Enigmatic and in constant flux, human emotions are not easily grasped, let alone quantified. Yet, the French new-media artist Maurice Benayoun endeavors to do precisely that for the sake of opening new ways of thinking about the world. He tracks worldwide emotional trends and catapults them into the spotlight, juxtaposing real human feelings with the monster known as the global financial system. It results in two related artworks, Occupy Wall Screens and Emotion Forecast, presented by Streaming Museum at Big Screen Plaza, a public space located at 851 Avenue of the Americas in Manhattan (on view at Big Screen Plaza through February 29th and permanently at StreamingMuseum.org).
Think of these artworks as the visual embodiment of everything the recent global economic crisis has taught us: unfettered pursuit of financial gain by elite members of society often comes at the expense of human suffering borne disproportionately by the majority with little responsibility for creating the mess. Now we can actually see the emotions this phenomenon is stirring, expressed by Mr. Benayoun as colorful world maps and tickers flashing across a giant LED screen.
“It is my way of offering another perspective, to help people understand what is going on,” explains Mr. Benayoun.
If this sounds familiar in light of the Occupy Movement, you are following Mr. Benayoun’s line of thinking. Inspired by the movement, his Occupy Wall Screens displays in real time the stock valuation readouts of major financial institutions next to emotional currents emanating from Occupy sites around the world. Playing on familiar visual symbols from the financial world such as stock tickers and Bloomberg-style news programs, Occupy Wall Screens portrays the quotidian in a new light.
“For me,” explains Mr. Benayoun, “this is the beginning of something that can extend the actual Occupy Movement to other realms. I encourage people to think more about how to occupy not only this wall screen, but the global media because that is how we can really start to change the world.”
In the same vein, the related artwork Emotion Forecasts relies on a free software program to accumulate data from the web using algorithm searches for sixty-four emotions from 3,213 cities. In other words, it counts how many times people in a certain geographic area use words like “happy” or “fear” on Facebook etc. At the same time every day, the software analyzes a snapshot of the collected data and calculates predictions about how the world will feel over the next two days. Reminiscent of weather forecasts, the data is presented visually by superimposing the emotions, written out in words, and their corresponding figures, over a world map.
While Mr. Benayoun makes no pretense about his works being scientifically accurate, he believes that “the internet is the world’s nervous system and we are the nerve endings.” As such, these exhibitions constitute “symbolic attempts to take the human factor into account.”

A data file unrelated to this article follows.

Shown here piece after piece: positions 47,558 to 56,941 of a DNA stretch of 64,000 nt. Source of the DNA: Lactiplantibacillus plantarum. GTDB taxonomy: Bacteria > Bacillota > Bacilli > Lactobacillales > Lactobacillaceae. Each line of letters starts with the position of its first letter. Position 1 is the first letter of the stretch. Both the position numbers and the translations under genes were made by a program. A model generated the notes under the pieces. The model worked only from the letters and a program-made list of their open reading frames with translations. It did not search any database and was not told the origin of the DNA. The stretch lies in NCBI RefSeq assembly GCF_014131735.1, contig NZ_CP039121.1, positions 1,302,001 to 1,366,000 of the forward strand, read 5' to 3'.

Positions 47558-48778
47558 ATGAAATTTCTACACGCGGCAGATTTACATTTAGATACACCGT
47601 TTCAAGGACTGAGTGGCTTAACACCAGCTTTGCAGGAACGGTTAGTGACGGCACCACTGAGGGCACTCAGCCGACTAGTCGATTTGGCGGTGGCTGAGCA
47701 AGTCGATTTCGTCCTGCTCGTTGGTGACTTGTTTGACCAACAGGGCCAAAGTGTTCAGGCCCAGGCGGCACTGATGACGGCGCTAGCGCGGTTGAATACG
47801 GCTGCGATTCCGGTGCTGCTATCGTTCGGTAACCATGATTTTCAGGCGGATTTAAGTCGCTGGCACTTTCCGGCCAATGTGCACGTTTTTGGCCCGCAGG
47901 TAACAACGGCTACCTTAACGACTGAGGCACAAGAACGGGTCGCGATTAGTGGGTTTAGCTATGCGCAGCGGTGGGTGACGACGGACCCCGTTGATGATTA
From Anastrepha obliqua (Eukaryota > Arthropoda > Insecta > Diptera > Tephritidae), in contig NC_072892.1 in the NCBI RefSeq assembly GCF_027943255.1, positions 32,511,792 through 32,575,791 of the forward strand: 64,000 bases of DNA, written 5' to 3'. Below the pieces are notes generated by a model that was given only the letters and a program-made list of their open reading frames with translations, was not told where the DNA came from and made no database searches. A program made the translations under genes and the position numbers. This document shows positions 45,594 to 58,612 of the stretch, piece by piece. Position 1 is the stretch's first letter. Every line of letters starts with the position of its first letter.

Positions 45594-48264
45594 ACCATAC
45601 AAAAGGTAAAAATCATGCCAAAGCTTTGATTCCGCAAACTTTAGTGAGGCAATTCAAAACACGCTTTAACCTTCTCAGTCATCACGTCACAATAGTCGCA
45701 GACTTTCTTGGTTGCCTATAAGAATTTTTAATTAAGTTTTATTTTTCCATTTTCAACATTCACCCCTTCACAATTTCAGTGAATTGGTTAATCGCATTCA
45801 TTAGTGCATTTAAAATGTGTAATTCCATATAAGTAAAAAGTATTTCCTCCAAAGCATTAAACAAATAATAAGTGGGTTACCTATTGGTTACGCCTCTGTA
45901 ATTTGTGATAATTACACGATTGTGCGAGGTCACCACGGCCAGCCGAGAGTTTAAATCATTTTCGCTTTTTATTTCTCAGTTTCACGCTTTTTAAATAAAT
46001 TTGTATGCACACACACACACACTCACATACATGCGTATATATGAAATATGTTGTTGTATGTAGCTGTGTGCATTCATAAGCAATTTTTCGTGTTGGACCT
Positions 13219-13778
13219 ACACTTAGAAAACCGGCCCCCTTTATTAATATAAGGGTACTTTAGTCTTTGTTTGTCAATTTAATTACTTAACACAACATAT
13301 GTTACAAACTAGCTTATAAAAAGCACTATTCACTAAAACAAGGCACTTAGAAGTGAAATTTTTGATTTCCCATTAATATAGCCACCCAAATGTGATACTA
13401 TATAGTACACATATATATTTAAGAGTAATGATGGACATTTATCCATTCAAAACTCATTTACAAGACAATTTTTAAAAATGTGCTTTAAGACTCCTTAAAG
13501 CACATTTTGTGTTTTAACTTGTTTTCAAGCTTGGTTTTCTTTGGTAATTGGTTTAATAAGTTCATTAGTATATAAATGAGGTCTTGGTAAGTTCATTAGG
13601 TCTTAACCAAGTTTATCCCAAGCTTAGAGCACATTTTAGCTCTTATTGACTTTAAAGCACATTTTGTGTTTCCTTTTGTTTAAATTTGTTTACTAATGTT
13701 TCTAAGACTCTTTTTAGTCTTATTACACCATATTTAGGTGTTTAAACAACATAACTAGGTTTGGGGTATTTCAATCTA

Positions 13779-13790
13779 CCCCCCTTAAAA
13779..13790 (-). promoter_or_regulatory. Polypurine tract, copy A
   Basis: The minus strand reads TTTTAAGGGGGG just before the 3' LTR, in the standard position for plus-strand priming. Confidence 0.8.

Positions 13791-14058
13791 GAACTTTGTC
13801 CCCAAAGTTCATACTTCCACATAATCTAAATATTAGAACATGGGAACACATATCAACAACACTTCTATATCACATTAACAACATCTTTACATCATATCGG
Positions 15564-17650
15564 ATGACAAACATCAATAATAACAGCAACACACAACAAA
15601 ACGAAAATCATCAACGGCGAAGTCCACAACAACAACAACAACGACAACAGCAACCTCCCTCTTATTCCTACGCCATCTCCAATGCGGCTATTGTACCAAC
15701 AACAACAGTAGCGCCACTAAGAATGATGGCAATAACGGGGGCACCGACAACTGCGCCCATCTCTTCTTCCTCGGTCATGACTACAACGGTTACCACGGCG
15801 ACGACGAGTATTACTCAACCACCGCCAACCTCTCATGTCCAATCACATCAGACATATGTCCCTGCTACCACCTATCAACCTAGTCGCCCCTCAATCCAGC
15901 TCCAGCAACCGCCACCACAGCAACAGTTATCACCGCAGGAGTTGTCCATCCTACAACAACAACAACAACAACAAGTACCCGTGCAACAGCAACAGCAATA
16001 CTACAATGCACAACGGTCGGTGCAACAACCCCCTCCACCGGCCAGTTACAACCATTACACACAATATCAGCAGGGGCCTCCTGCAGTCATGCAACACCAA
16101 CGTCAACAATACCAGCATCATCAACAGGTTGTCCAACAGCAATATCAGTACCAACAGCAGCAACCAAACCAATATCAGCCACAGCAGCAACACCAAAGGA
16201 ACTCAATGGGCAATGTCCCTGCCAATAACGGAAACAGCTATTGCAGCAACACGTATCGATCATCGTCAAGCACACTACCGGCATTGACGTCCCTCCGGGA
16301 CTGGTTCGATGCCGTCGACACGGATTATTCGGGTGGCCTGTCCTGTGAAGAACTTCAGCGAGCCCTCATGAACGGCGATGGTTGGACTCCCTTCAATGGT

These exhibitions present the latest incarnations of the Mechanics of Emotion, Mr. Benayoun’s ongoing series comprising over twenty multimedia artworks that render statistics on human emotions into visual art.
Underlying Mechanics of Emotion is Mr. Benayoun’s notion of critical fusion: blurring the boundaries between fiction and reality in order to “see the world in a more creative way, but also in a more critical way.” In Occupy Wall Screens and Emotions Forecast it is achieved by “juxtaposing quantified emotions with stock values, placing them face to face in one work, which for me is the key to the whole series Mechanics of Emotion. He believes that inserting doses of fiction into reality has the potential to make society more understandable.
Technology is a crucial component of critical fusion, but to Mr. Benayoun it is merely a means to reach a higher plane of understanding rather than an end in itself. He explains, “I rely on technology as a tool that shares images and sounds, putting people in touch. It helps me connect with others and to understand and deal with the world.”
Mr. Benayoun likes to say that if he had the power to dictate changes to the financial system, he would impose a twenty-four hour delay on all trades to allow time for passions to cool enough to let reason dictate the appropriate move. “What is the harm of waiting a little bit to give people time to consider the consequences?” he asks rhetorically. Alas, his influence is unlikely to extend over Wall Street so directly. Nevertheless, his critical fusion – inserting a dose of fiction into a very real social movement stirring new debates on income inequality – has activist undertones.
Does Mr. Benayoun consider himself an activist? “I am an artist using art to act on the world, maybe to help changing it, at least a little bit,” he says, hesitating to use the term “activist” because it can mean just about anything these days. Still, he clearly believes art plays a role in shaping society: “If it is also unconventional, not only in the shape it takes but also in its intention, then art can come close to achieving what the historical activism set out to do.”
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